there seem to be hundreds of self-help books with creative ways to do that...
Law of attraction does IMO work for what it was designed for.  But there are several issues with it, one is that it is just not that easy to think positive thoughts all the time.  People have issues that are not easily solved with a few uplifting words, it requires to work to make progress on that.  If people expect an easy fix, it will only be so if their issues are mild.  But most people have considerable underlying negative and unsolved issues that they are not even aware of consciously.  They would at least need to make it to where they are consciously aware of that stuff before law of attraction can really make progress.  Still, law of attraction is a tool that can help in that area for development and become more aware.   To use it, you have to take responsibility for all of your crap and be delving internally for your thoughts and emotions.  IMO, that's a great thing and 'getting what you want' is the carrot at the end of the stick that encourages people to try.   And it encourages people to be less stingy and clinging and have an outlook that is more global and giving.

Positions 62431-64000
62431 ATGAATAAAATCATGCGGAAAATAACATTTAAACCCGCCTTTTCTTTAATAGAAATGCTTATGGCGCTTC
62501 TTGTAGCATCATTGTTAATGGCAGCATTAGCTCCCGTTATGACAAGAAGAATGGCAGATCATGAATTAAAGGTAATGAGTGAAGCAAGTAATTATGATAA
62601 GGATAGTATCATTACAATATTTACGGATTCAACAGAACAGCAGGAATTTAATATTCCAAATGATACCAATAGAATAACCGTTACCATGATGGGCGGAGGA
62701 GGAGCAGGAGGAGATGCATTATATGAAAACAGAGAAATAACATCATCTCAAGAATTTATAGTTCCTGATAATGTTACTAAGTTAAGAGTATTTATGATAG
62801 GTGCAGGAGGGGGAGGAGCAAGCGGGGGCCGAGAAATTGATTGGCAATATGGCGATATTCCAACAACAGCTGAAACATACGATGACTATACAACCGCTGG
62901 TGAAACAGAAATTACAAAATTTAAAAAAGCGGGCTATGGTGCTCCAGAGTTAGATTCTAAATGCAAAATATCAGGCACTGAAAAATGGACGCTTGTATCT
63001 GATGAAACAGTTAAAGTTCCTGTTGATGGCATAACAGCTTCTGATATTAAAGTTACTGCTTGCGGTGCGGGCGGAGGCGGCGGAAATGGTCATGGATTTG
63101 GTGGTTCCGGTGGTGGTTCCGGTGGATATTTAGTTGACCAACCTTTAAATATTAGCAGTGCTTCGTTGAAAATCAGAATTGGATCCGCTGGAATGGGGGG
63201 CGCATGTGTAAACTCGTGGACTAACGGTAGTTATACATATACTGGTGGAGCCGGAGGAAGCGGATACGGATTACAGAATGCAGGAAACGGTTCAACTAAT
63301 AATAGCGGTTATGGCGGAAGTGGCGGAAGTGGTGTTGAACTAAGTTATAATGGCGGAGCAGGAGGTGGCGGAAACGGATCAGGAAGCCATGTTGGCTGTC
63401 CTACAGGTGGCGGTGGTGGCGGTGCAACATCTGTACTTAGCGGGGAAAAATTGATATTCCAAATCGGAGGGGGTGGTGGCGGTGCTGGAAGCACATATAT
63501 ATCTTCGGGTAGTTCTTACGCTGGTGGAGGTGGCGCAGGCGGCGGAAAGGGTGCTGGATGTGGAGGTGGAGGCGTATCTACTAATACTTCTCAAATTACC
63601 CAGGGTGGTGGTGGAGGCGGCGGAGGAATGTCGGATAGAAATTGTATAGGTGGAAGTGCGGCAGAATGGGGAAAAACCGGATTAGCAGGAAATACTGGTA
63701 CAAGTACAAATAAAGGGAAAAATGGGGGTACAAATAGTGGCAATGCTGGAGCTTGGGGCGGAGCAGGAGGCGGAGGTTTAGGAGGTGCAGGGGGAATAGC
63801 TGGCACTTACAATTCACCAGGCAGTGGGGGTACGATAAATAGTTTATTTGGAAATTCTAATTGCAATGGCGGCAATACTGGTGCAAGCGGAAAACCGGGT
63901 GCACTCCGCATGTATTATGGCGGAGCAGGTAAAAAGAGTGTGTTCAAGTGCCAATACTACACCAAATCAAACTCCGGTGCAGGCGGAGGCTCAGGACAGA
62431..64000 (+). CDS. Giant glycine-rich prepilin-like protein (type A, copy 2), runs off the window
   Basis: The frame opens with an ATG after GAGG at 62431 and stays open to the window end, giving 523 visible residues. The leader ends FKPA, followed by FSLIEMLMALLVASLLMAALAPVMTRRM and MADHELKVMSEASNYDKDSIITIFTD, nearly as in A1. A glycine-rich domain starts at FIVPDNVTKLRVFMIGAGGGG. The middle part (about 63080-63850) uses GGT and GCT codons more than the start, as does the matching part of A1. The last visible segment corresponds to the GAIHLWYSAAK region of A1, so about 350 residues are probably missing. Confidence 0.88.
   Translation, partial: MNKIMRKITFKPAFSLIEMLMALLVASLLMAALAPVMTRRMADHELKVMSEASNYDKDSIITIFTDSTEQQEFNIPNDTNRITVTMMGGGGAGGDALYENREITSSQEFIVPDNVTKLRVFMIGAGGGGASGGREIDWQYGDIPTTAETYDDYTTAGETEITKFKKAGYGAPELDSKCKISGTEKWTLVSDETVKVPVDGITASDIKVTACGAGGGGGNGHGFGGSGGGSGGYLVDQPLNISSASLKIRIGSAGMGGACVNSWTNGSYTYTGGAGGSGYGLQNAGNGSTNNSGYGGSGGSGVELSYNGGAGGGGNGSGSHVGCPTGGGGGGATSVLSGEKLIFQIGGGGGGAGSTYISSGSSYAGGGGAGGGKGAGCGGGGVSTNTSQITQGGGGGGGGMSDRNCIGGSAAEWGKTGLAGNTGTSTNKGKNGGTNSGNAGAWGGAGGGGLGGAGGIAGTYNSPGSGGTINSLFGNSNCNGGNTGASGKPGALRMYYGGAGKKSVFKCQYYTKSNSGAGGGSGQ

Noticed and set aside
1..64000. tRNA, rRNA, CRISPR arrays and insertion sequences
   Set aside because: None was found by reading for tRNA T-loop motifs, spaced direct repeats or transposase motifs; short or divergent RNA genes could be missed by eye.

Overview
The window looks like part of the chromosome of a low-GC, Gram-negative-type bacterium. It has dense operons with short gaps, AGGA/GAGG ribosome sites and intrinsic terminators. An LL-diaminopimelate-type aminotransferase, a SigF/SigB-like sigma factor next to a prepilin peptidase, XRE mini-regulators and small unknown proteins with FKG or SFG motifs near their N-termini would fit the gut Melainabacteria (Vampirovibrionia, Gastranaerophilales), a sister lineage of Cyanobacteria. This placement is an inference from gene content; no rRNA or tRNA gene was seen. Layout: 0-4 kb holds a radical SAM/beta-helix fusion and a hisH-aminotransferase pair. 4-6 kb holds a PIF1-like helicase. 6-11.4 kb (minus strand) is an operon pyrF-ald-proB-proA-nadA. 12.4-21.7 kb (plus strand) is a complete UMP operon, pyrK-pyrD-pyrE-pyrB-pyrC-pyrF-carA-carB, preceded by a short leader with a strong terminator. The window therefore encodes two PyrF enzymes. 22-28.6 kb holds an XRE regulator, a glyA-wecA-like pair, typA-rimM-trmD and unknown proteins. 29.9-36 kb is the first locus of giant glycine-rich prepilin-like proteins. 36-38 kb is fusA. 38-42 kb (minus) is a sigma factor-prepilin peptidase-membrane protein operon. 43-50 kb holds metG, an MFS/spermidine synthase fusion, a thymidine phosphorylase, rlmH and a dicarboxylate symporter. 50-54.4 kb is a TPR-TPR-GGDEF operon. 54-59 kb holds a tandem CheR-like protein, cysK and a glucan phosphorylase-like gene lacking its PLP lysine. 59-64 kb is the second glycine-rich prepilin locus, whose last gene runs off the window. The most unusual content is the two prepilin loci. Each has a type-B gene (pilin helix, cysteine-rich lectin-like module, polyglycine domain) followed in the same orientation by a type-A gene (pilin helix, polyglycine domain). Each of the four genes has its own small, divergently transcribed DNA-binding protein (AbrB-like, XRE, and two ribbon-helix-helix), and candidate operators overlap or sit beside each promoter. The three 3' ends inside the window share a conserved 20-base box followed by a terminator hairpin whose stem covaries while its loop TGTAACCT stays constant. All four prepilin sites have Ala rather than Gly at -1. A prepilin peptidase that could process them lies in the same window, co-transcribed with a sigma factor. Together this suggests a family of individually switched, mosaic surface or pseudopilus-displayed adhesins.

But it will only take you so far because it specializes in obtaining wants and desires, which ultimately are found to still be lacking in long term satisfaction.  I have met a lot of rich people who can buy just about anything they can think of but ironically they are often less happy then other classes of people (although granted, most of those wealthy I met did not use law of attraction knowledge to get there and the few that did were substantially more stable and sane from what I saw than the rest).  But since stuff cannot lead to happiness, law of attraction won't take you to enlightenment all by itself.  The carrot is you can get stuff you want but once you get there, you realize its limits.  Personally I think law of attraction can teach a lot of people a lot of things about how to improve their life, the world and their mental state.  I have no special prob with mushroom culture and the like, as long as it seems to lead further along the path than where people were before.  Why look down on anything that is an improvement from previous?  Realistically, not everyone is going to sit on a mat for hours daily for no real obvious reason other than the advice of a dead guy and some wacky monks, so why is it bad if people use other ways that may not be as effective but still do something?